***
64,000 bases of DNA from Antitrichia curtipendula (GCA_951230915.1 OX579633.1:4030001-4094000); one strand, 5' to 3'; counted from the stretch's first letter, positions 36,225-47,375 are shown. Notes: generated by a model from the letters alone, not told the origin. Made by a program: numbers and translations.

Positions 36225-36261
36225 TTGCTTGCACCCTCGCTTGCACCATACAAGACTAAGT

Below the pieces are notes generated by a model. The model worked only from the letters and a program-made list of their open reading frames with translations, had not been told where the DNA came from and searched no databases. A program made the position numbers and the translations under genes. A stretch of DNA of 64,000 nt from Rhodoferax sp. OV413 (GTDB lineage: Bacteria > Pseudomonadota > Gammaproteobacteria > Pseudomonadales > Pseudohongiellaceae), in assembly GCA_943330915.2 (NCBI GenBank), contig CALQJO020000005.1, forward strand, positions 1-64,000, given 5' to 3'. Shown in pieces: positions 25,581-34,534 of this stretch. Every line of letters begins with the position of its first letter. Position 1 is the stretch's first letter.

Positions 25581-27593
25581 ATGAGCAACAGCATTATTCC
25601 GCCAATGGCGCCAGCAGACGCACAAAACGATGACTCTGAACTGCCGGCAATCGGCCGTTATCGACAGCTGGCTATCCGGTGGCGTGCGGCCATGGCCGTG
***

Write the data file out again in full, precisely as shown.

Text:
64,000 bases of DNA from Antitrichia curtipendula (GCA_951230915.1 OX579633.1:4030001-4094000); one strand, 5' to 3'; counted from the stretch's first letter, positions 36,225-47,375 are shown. Notes: generated by a model from the letters alone, not told the origin. Made by a program: numbers and translations.

Positions 36225-36261
36225 TTGCTTGCACCCTCGCTTGCACCATACAAGACTAAGT

Below the pieces are notes generated by a model. The model worked only from the letters and a program-made list of their open reading frames with translations, had not been told where the DNA came from and searched no databases. A program made the position numbers and the translations under genes. A stretch of DNA of 64,000 nt from Rhodoferax sp. OV413 (GTDB lineage: Bacteria > Pseudomonadota > Gammaproteobacteria > Pseudomonadales > Pseudohongiellaceae), in assembly GCA_943330915.2 (NCBI GenBank), contig CALQJO020000005.1, forward strand, positions 1-64,000, given 5' to 3'. Shown in pieces: positions 25,581-34,534 of this stretch. Every line of letters begins with the position of its first letter. Position 1 is the stretch's first letter.

Positions 25581-27593
25581 ATGAGCAACAGCATTATTCC
25601 GCCAATGGCGCCAGCAGACGCACAAAACGATGACTCTGAACTGCCGGCAATCGGCCGTTATCGACAGCTGGCTATCCGGTGGCGTGCGGCCATGGCCGTG